Hope this helps you out to analyze your tables a little faster.

Procedure statistics over period of time

Standard

procedureRecently I enjoyed a PASS session with Paul Randal where I saw a nice script which took two snapshots of the wait statistics and calculated the delta of the two. If you’re interested you can find the blog post here.

Based on that idea I wanted a script that did the same thing but than for stored procedures.

The script will take a snapshot of the sys.dm_exec_procedure_stats, wait for a set amount of time and take another snapshot. Based on the values of these two snapshots the script will calculate several values.

/*============================================================================
  File:     ProcedureStatsPeriod.sql
 
  Summary:  Take snapshots of the procedure stats
 
  SQL Server Versions: 2005 onwards
------------------------------------------------------------------------------
  Written by Sander Stad, SQLStad.nl
 
  (c) 2015, SQLStad.nl. All rights reserved.
 
  For more scripts and sample code, check out http://www.SQLStad.nl
 
  You may alter this code for your own *non-commercial* purposes (e.g. in a
  for-sale commercial tool). Use in your own environment is encouraged.
  You may republish altered code as long as you include this copyright and
  give due credit, but you must obtain prior permission before blogging
  this code.
 
  THIS CODE AND INFORMATION ARE PROVIDED "AS IS" WITHOUT WARRANTY OF
  ANY KIND, EITHER EXPRESSED OR IMPLIED, INCLUDING BUT NOT LIMITED
  TO THE IMPLIED WARRANTIES OF MERCHANTABILITY AND/OR FITNESS FOR A
  PARTICULAR PURPOSE.
============================================================================*/


-- Drop the temporary tables in case they exist
IF EXISTS (SELECT * FROM [tempdb].[sys].[objects]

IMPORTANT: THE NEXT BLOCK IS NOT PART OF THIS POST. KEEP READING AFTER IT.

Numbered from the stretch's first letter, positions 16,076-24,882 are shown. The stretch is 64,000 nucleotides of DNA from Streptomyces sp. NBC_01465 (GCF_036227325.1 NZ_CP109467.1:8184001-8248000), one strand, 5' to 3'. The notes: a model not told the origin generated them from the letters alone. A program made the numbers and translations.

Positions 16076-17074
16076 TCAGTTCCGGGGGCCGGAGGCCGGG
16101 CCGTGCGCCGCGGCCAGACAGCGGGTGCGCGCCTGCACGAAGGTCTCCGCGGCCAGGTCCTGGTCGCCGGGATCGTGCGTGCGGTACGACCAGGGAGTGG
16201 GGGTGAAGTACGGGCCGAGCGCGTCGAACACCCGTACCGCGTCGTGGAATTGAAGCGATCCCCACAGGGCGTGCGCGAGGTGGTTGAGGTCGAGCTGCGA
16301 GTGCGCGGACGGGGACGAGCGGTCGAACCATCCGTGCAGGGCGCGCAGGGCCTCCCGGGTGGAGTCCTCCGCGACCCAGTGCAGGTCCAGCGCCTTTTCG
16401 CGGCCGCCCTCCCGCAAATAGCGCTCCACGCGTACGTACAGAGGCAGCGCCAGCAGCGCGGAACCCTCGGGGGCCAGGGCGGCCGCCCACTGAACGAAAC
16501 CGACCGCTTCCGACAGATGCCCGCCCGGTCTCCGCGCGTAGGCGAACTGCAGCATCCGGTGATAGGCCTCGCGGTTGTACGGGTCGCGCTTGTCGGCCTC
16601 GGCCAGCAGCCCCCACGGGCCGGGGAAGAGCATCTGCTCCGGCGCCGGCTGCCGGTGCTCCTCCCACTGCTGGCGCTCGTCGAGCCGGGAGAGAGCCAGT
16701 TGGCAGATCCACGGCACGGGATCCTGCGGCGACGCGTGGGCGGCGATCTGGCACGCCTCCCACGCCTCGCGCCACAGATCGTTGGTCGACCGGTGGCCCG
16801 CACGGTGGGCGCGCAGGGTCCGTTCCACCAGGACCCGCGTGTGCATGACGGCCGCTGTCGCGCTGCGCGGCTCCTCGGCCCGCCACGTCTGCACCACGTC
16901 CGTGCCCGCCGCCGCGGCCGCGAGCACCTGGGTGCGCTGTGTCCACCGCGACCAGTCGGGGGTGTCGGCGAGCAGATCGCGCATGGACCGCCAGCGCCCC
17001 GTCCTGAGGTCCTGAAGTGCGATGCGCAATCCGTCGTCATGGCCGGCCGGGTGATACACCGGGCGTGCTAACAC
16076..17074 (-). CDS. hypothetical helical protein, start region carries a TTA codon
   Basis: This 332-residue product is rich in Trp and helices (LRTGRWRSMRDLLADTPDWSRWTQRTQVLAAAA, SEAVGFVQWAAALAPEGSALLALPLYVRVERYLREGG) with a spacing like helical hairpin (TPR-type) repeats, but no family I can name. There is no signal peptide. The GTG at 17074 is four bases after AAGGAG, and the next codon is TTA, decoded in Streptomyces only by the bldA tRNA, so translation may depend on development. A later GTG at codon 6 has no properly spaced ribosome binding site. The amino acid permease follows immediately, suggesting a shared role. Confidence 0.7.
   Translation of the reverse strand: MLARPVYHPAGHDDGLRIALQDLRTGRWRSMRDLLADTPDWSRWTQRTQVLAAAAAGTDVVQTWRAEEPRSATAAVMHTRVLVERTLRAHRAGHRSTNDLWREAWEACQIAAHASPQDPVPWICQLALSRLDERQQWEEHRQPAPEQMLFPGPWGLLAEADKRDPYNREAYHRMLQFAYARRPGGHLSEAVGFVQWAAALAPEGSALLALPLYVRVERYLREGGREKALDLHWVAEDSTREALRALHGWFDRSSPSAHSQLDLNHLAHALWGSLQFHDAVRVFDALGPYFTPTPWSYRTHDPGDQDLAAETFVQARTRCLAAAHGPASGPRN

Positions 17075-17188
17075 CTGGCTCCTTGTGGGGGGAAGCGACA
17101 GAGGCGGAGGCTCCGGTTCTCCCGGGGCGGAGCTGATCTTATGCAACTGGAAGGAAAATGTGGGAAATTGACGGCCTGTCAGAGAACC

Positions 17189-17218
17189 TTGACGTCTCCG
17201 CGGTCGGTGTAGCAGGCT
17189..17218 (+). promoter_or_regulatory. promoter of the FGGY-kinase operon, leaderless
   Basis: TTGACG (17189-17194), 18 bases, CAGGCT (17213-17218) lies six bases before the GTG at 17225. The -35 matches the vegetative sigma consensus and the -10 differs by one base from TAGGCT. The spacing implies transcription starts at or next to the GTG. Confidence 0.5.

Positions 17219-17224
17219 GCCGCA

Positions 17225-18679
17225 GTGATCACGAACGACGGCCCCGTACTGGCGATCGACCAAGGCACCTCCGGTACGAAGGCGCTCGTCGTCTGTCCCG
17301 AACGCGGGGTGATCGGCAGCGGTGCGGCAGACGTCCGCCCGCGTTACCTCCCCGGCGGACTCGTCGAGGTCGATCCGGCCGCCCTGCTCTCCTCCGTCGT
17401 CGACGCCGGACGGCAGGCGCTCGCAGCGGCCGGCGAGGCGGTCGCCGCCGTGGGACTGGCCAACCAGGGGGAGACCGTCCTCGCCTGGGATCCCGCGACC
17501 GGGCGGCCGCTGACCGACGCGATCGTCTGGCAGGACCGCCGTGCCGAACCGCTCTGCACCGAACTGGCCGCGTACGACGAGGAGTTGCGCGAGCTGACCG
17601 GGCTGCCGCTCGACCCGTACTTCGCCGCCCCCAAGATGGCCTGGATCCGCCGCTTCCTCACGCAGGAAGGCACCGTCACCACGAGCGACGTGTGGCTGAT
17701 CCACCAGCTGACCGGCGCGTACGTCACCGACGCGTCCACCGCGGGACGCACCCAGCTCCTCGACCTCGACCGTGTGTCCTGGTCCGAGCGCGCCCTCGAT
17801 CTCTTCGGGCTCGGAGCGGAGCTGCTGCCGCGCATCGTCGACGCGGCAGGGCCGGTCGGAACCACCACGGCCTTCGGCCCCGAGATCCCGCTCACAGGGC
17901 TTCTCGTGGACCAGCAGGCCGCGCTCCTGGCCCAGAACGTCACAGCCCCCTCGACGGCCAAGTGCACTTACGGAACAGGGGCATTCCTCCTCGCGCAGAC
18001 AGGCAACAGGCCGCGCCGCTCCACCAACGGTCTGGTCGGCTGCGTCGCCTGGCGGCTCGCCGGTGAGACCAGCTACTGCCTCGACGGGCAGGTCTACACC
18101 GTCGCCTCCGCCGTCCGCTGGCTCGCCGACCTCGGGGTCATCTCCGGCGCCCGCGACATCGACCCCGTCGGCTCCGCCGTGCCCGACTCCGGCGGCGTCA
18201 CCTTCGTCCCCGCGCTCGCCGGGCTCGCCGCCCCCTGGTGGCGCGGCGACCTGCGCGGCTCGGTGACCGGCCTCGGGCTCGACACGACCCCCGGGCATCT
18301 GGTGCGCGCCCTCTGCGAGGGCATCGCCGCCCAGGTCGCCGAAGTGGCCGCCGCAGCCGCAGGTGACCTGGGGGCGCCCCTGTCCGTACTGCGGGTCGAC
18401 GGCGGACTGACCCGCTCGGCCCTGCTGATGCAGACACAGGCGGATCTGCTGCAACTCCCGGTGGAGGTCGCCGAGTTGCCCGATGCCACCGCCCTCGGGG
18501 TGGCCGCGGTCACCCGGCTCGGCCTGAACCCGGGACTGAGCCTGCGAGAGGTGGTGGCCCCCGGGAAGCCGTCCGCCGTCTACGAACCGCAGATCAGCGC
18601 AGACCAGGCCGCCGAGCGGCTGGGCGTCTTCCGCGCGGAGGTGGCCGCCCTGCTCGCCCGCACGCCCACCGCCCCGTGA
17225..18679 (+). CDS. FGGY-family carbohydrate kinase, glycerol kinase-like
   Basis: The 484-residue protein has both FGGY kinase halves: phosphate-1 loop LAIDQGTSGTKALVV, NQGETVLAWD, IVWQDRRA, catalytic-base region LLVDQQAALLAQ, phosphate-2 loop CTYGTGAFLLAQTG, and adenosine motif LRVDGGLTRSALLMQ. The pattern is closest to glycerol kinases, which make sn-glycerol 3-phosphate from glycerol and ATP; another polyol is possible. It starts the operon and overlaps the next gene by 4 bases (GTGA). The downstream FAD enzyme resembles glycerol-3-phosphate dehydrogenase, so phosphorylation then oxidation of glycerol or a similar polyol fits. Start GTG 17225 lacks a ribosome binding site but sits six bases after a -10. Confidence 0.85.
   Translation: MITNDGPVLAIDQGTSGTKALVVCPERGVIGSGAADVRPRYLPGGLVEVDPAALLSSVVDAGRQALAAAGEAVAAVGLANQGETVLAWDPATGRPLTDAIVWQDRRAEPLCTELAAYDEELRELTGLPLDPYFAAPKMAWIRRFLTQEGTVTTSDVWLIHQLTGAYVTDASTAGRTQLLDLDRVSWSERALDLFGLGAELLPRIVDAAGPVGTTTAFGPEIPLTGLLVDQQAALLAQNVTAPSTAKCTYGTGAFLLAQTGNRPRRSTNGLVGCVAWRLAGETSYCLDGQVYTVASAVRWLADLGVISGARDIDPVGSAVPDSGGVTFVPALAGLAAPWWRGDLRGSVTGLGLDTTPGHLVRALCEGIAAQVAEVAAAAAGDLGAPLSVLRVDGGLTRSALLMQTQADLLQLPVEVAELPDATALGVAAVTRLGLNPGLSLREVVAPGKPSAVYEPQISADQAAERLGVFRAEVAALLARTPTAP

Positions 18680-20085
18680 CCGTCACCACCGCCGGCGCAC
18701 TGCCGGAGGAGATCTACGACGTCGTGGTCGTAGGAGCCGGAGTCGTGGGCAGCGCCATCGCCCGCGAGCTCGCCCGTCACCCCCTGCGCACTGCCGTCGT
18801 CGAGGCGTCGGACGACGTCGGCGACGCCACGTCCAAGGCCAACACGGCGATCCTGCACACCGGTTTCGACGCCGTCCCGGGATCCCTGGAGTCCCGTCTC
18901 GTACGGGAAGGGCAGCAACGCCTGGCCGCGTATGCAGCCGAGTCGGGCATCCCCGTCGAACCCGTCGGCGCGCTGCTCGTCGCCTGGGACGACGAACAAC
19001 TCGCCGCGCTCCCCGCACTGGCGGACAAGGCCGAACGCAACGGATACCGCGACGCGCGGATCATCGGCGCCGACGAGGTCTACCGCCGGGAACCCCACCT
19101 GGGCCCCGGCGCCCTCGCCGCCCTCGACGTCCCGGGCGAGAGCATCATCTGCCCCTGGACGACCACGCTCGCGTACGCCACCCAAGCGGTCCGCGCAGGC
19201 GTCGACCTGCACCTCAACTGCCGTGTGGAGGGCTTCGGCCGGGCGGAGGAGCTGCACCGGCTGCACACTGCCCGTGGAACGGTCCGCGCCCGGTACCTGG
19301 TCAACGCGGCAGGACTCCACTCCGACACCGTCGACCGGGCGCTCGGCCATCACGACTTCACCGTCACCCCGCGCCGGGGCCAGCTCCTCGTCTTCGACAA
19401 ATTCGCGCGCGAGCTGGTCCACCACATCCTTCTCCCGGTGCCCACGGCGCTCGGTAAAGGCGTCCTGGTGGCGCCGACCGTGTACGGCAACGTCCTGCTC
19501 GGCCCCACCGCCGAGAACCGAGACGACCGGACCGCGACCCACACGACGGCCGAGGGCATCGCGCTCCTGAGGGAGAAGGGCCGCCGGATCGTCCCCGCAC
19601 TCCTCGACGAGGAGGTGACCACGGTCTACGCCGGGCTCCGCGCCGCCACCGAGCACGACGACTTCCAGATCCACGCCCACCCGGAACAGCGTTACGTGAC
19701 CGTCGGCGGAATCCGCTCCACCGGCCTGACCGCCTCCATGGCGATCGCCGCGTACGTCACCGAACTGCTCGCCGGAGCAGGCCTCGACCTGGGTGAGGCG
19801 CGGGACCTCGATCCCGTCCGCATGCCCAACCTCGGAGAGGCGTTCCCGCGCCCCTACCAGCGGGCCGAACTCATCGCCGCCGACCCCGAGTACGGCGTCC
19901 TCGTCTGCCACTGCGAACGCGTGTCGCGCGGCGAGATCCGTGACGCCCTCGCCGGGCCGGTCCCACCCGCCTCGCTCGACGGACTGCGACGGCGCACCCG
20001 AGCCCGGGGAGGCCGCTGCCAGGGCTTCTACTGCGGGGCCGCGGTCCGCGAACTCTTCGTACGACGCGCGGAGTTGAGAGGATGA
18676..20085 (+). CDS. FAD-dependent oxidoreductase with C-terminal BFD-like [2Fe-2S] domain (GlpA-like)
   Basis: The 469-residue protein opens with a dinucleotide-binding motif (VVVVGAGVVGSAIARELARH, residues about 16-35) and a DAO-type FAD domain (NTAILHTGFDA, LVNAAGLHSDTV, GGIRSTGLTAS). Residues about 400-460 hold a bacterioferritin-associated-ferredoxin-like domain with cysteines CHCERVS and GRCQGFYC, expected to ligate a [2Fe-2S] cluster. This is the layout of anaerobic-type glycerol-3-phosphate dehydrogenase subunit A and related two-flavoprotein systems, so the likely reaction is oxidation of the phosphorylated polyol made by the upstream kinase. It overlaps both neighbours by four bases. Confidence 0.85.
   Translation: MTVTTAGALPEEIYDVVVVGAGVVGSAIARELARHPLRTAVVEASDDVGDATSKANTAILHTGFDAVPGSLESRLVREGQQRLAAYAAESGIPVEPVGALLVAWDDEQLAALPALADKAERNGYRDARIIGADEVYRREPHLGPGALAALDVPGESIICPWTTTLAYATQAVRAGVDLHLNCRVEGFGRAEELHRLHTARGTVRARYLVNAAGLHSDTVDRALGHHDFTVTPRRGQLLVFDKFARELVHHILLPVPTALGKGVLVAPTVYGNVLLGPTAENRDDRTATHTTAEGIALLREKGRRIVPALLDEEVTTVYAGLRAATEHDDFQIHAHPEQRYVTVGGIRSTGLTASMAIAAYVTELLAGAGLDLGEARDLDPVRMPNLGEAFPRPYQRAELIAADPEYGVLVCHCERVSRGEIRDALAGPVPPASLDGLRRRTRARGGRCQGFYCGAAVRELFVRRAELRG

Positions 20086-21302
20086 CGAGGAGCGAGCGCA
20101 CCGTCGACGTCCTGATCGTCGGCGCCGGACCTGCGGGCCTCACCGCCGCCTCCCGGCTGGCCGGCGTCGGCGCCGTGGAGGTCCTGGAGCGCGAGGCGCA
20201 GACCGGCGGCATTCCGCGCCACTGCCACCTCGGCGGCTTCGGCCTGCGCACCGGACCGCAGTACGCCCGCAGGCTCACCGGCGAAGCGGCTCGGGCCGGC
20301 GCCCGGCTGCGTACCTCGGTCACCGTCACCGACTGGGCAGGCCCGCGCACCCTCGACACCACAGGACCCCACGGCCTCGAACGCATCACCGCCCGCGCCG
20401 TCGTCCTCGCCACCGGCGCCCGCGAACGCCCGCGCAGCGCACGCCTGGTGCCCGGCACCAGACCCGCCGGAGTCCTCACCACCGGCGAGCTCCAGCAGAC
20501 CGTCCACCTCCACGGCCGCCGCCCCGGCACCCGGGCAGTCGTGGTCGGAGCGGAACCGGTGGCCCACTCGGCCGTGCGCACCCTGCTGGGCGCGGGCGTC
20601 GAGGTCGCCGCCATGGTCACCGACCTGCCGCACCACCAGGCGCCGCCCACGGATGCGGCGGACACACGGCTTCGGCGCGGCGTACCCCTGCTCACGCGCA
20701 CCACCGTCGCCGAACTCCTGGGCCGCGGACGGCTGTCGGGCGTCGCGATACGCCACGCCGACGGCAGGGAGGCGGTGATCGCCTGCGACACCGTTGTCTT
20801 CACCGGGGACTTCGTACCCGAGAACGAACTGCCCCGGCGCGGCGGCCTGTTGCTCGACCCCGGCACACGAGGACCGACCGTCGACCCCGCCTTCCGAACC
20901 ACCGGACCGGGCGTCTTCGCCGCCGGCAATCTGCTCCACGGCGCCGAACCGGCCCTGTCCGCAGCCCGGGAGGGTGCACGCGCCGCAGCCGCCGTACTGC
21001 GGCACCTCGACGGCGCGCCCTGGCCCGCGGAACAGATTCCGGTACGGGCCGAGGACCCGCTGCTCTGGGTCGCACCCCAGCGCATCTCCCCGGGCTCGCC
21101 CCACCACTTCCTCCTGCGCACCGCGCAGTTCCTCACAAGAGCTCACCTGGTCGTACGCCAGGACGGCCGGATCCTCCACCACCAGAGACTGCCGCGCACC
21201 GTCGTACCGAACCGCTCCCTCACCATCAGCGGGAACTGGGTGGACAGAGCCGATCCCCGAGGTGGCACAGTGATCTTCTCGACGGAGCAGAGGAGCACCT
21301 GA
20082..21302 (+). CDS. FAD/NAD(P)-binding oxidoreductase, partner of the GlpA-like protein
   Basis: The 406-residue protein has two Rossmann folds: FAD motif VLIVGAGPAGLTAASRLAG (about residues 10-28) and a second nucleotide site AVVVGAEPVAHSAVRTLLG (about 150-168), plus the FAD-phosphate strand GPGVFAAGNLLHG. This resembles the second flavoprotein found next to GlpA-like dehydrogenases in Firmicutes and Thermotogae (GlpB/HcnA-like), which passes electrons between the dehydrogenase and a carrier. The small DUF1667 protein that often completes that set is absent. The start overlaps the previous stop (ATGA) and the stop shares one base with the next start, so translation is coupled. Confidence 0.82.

WHERE [name] = N'##ProcStats1')
    DROP TABLE [##ProcStats1];
 
IF EXISTS (SELECT * FROM [tempdb].[sys].[objects]
    WHERE [name] = N'##ProcStats2')
    DROP TABLE [##ProcStats2];
GO

SELECT
	d.object_id
	, d.database_id
	, DB_NAME(d.database_id) AS [database_name]
	, OBJECT_NAME(object_id, database_id) [procedure_name]
	, d.cached_time
	, d.last_execution_time
	, d.total_elapsed_time
	, d.total_elapsed_time/d.execution_count AS [avg_elapsed_time]
	, d.last_elapsed_time
	, d.total_worker_time
	, d.last_worker_time
	, d.total_worker_time/d.execution_count AS [avg_worker_time]
	, d.execution_count
INTO
	##ProcStats1
FROM 
	sys.dm_exec_procedure_stats AS d
GO

-- Lets wait
WAITFOR DELAY '00:05:00'
GO

-- Collect the data for the second snapshot
SELECT
	d.object_id
	, d.database_id
	, DB_NAME(d.database_id) AS [database_name]
	, OBJECT_NAME(object_id, database_id) [procedure_name]
	, d.cached_time
	, d.last_execution_time
	, d.total_elapsed_time
	, d.total_elapsed_time/d.execution_count AS [avg_elapsed_time]
	, d.last_elapsed_time
	, d.last_worker_time
	, d.total_worker_time
	, d.total_worker_time/d.execution_count AS [avg_worker_time]
	, d.execution_count
INTO
	##ProcStats2
FROM 
	sys.dm_exec_procedure_stats AS d
GO


WITH [DiffProcStats] AS
(
	SELECT
	-- Proc stats that weren't in the first snapshot
		[ps2].[object_id]
		,[ps2].[database_name]
		,[ps2].[procedure_name]
		,[ps2].[cached_time]
		,[ps2].[last_execution_time]
		,[ps2].[total_elapsed_time]
		,[ps2].[last_elapsed_time]
		, [ps2].[total_worker_time]
		,[ps2].[last_worker_time]
		,[ps2].[execution_count] 
    FROM [##ProcStats2] AS [ps2]